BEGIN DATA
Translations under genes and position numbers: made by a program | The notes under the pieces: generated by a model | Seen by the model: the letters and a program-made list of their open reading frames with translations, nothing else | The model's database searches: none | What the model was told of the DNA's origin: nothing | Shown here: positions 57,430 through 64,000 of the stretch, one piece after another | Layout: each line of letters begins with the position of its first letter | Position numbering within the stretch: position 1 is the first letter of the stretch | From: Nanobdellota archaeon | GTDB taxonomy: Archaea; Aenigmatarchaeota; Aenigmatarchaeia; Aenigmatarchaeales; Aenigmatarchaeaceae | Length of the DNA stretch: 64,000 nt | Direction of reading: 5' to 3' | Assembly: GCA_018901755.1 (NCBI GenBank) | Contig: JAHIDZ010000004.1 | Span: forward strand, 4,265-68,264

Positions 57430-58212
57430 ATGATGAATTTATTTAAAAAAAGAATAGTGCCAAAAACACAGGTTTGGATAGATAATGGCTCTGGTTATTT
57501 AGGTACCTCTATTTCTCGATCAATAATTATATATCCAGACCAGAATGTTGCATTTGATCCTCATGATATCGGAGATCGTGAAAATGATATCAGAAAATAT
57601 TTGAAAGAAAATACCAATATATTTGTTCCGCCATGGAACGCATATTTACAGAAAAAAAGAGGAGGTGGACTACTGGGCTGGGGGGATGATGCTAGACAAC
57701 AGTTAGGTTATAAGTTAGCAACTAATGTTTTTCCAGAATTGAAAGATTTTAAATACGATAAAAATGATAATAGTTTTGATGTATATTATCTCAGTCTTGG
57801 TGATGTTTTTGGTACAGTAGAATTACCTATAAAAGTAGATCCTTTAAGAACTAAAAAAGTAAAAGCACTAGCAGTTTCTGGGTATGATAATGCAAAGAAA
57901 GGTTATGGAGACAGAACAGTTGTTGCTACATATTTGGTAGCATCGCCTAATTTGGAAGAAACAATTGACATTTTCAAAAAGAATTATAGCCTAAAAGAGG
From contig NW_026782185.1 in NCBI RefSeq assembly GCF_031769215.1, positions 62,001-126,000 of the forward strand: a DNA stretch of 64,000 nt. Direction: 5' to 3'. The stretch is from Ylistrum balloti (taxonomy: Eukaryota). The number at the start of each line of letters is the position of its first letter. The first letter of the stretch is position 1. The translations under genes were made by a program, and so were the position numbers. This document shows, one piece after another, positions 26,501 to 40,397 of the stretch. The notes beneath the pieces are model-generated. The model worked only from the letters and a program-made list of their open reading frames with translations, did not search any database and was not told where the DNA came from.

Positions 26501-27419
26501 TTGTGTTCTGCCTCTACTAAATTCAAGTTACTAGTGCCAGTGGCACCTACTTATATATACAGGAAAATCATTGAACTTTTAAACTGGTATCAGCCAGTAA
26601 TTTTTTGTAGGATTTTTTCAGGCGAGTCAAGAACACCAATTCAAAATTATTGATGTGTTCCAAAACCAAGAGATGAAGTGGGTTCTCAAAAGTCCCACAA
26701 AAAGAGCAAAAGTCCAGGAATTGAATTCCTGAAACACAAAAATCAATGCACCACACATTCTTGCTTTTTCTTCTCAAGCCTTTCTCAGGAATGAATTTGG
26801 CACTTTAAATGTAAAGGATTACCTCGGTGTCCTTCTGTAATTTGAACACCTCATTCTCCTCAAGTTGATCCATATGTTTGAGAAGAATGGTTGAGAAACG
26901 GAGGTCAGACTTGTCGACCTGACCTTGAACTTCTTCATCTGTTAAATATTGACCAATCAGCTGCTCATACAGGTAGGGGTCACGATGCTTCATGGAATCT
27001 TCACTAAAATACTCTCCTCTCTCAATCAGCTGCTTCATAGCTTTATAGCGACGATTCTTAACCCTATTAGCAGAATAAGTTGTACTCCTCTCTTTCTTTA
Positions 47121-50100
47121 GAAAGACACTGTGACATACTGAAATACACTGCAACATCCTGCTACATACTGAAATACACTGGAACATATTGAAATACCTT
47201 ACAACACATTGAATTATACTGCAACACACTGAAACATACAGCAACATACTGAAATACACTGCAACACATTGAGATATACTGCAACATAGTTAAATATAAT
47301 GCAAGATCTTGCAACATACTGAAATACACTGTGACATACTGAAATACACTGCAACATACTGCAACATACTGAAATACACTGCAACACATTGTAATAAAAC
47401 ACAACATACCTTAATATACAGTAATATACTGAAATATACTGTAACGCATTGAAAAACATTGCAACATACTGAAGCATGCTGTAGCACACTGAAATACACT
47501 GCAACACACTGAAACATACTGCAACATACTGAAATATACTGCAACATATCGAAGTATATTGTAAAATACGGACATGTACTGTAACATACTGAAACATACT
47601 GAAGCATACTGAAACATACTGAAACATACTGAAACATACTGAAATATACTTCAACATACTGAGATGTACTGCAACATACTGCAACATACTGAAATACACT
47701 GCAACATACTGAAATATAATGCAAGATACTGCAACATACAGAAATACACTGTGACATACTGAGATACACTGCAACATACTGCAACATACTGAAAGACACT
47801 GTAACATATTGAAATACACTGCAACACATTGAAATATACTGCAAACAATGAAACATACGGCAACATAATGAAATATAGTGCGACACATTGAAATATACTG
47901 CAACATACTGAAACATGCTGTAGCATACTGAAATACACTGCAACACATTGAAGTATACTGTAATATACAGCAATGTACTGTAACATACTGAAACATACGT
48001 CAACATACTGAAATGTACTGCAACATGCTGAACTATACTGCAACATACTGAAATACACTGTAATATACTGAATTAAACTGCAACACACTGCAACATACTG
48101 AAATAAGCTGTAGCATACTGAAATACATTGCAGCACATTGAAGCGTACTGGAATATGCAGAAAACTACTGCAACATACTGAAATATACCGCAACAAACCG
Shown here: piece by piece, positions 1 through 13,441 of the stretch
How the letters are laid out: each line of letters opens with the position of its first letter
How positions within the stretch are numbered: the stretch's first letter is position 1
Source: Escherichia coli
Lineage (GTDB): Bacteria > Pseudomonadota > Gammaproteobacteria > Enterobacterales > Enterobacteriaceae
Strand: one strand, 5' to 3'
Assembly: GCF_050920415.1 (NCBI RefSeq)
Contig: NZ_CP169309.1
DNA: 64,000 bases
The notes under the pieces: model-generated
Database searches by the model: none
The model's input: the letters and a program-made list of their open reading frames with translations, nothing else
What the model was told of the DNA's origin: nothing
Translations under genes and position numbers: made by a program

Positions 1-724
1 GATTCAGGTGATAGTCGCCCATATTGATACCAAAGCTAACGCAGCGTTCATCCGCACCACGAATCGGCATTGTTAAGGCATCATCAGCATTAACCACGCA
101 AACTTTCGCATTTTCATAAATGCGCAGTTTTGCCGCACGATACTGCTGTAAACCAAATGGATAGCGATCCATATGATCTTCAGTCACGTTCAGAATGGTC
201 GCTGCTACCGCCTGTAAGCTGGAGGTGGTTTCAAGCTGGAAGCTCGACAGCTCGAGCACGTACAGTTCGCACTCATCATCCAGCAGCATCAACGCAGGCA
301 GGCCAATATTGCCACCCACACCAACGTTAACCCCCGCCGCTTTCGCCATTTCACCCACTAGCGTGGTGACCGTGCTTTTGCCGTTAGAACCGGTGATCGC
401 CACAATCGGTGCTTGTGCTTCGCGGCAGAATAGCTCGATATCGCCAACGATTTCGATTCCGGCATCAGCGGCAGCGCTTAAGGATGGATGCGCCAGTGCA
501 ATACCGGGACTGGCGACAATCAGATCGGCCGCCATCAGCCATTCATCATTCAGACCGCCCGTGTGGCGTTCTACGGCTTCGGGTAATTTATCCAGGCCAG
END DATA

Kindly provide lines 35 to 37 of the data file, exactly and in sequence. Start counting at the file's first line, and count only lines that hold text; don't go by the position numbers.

Assembly: GCF_050920415.1 (NCBI RefSeq)
Contig: NZ_CP169309.1
DNA: 64,000 bases